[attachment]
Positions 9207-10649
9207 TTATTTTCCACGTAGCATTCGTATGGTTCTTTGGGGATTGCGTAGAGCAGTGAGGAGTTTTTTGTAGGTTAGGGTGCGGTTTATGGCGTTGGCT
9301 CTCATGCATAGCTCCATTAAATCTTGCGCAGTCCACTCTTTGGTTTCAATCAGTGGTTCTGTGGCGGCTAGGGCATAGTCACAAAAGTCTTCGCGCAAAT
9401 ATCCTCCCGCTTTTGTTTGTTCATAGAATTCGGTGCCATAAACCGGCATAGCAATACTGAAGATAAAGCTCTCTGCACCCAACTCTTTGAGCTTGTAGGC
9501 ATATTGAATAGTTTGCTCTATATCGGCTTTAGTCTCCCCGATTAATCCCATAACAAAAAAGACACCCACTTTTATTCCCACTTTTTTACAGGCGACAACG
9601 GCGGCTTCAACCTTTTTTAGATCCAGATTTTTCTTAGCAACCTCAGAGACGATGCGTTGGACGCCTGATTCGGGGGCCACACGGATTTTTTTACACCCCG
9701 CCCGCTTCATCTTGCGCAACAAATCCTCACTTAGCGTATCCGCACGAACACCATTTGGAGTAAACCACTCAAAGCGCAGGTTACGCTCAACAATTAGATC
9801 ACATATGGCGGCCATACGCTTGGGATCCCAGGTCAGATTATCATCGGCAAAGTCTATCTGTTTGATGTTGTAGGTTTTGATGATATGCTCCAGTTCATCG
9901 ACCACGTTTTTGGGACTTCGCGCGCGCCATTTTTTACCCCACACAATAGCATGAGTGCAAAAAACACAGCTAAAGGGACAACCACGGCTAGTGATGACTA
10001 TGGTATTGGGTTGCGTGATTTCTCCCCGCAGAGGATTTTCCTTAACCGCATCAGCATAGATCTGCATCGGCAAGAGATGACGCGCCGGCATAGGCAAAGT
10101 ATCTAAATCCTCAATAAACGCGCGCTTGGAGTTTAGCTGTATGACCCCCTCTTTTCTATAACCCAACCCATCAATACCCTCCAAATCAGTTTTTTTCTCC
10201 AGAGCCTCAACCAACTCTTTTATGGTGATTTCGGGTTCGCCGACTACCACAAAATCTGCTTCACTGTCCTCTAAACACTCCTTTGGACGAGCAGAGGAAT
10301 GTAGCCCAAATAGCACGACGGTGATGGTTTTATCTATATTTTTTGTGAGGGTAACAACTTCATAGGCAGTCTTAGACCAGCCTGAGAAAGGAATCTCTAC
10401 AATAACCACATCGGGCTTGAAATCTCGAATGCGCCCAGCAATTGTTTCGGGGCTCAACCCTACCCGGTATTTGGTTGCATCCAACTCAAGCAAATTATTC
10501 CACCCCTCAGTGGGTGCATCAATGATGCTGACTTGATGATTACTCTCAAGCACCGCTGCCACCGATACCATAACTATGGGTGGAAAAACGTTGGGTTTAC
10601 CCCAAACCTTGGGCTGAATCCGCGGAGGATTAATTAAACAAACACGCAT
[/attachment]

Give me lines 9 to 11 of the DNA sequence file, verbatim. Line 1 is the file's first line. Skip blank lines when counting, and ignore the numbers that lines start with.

9901 ACCACGTTTTTGGGACTTCGCGCGCGCCATTTTTTACCCCACACAATAGCATGAGTGCAAAAAACACAGCTAAAGGGACAACCACGGCTAGTGATGACTA
10001 TGGTATTGGGTTGCGTGATTTCTCCCCGCAGAGGATTTTCCTTAACCGCATCAGCATAGATCTGCATCGGCAAGAGATGACGCGCCGGCATAGGCAAAGT
10101 ATCTAAATCCTCAATAAACGCGCGCTTGGAGTTTAGCTGTATGACCCCCTCTTTTCTATAACCCAACCCATCAATACCCTCCAAATCAGTTTTTTTCTCC